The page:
Figure 6.11 shows the wave pattern associated with a point source P of weak pressure disturbances: (a) when stationary; and (b) and (c) when moving in a straight line.
(a) In the stationary case (with the surrounding fluid at rest) the concentric circles mark the position of successive wave fronts, at a particular instant of time. In three-dimensional flow they will be concentric spheres, but a close analogy to the
two-dimensional case is the appearance of the ripples on the still surface of a pond from a small disturbance. The wave fronts emanating from P advance at the acoustic speed a and consequently the radius of a wave t seconds after its emission is at. If t is large enough the wave can traverse the whole of the fluid, which is thus made aware of the disturbance.
(b) When the intermittent source moves at a speed и less than a in a straight line, the wave fronts adopt the different pattern shown in Fig. 6.11b. The individual waves remain circular with their centres on the line of motion of the source and are eccentric but non-intersecting. The point source moves through a distance ut in the time the wave moves through the greater distance at. Once again the waves signalling the pressure disturbance will move through the whole region of fluid, ahead of and behind the moving source.
(c) If the steady speed of the source is increased beyond that of the acoustic speed the individual sound waves (at any one instant) are seen in Fig. 6.11c to be eccentric intersecting circles with their centres on the line of motion. Further the circles are tangential to two symmetrically inclined lines (a cone in three dimensions) with their apex at the point source P.
While a wave has moved a distance at, the point P has moved ut and thus the semivertex angle
a = arc sin— = arc sin— (6.58)
ut M v ‘
M, the Mach number of the speed of the point P relative to the undisturbed stream, is the ratio и/a, and the angle ц is known as the Mach angle. Were the disturbance continuous, the inclined lines (or cone) would be the envelope of all the waves produced and are then known as Mach waves (or cones).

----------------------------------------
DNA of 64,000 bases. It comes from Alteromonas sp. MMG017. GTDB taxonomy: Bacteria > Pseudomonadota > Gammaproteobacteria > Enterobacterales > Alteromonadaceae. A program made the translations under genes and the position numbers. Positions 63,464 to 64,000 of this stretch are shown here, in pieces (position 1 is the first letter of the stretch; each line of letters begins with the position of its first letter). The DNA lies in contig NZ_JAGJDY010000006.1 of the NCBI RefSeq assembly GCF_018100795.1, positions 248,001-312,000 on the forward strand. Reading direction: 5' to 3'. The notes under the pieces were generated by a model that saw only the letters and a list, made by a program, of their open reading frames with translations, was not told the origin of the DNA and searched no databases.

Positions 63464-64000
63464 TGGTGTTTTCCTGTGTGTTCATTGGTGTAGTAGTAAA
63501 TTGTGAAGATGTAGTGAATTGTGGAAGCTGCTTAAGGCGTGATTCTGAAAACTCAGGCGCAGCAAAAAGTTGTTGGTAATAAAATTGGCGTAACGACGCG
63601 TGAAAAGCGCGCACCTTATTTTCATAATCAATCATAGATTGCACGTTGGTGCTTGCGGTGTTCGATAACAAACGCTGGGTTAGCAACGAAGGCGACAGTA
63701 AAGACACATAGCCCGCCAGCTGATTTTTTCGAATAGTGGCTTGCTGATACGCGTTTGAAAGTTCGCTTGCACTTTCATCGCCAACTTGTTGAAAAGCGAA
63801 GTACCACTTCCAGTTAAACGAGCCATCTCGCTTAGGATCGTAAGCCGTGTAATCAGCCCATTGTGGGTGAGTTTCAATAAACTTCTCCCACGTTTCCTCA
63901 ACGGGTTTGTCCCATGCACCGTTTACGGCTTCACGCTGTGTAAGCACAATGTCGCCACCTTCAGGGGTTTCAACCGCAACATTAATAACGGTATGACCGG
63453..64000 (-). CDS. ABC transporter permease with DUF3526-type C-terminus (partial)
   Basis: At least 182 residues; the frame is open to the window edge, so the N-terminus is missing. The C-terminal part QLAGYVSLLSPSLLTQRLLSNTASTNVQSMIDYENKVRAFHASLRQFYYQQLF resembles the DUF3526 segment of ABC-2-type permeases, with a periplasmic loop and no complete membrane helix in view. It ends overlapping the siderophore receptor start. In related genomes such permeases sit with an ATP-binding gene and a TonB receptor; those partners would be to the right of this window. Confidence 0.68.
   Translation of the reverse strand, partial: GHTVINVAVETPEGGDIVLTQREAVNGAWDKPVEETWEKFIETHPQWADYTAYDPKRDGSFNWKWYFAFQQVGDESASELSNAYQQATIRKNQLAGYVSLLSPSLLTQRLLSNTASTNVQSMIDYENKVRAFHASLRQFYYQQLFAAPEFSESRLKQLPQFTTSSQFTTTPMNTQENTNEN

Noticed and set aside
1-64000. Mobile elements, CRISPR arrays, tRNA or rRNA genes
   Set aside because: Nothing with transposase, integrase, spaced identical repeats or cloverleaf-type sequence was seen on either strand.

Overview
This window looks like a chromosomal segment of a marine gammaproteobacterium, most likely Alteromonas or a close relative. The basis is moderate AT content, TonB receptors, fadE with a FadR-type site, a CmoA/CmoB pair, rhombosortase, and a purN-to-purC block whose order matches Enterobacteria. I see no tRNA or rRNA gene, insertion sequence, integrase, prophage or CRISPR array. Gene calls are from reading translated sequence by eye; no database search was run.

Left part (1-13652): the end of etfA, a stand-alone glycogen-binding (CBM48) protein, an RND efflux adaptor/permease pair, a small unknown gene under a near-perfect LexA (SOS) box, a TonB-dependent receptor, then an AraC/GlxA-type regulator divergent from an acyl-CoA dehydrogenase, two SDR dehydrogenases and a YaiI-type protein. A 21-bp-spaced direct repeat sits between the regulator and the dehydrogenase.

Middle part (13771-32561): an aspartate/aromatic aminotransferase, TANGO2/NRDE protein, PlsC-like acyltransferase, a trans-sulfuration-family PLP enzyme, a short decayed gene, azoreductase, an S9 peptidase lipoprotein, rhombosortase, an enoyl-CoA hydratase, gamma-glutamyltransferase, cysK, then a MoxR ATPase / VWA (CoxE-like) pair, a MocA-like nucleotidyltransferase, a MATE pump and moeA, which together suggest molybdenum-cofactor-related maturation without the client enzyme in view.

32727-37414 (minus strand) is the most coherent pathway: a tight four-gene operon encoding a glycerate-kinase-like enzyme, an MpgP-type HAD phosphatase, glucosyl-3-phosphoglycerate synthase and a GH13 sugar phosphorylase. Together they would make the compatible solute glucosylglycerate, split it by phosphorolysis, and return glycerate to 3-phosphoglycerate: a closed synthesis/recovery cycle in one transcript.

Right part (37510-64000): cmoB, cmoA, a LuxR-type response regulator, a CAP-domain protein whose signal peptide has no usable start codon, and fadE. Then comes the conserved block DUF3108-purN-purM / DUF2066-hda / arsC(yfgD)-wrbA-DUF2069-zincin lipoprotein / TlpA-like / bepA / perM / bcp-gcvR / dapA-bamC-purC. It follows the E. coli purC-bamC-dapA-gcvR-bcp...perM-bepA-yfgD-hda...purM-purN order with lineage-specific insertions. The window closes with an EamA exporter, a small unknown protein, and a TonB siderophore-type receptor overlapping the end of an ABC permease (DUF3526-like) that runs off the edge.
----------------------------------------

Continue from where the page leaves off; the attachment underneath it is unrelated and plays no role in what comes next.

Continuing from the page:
It is evident that the effect of the disturbance does not proceed beyond the Mach lines (or cone) into the surrounding fluid, which is thus unaware of the disturbance. The region of fluid outside the Mach lines (or cone) has been referred to as the zone of silence or more dramatically as the zone of forbidden signals.
It is possible to project an image wedge (or cone) forward from the apex P, Fig. 6.1 Id, and this contains the region of the flow where any disturbance Pb say, ahead would have an effect on P, since a disturbance P2 outside it would exclude P from its Mach wedge (or cone); providing always that Pi and P2 are moving at the same Mach number.
If a uniform supersonic stream M is superimposed from left to right on the flow in Fig. 6.11c the system becomes that of a uniform stream of Mach number M > 1 flowing past a weak disturbance. Since the flow is symmetrical, the axis of symmetry may represent the surface of a flat plate along which an inviscid supersonic stream flows. Any small disturbance caused by a slight irregularity, say, will be communicated to the flow at large along a Mach wave. Figure 6.12 shows the Mach wave emanating from a disturbance which has a net effect on the flow similar to a pressure pulse that leaves the downstream flow unaltered. If the pressure change across the Mach wave is to be permanent, the downstream flow direction must change. The converse is also true.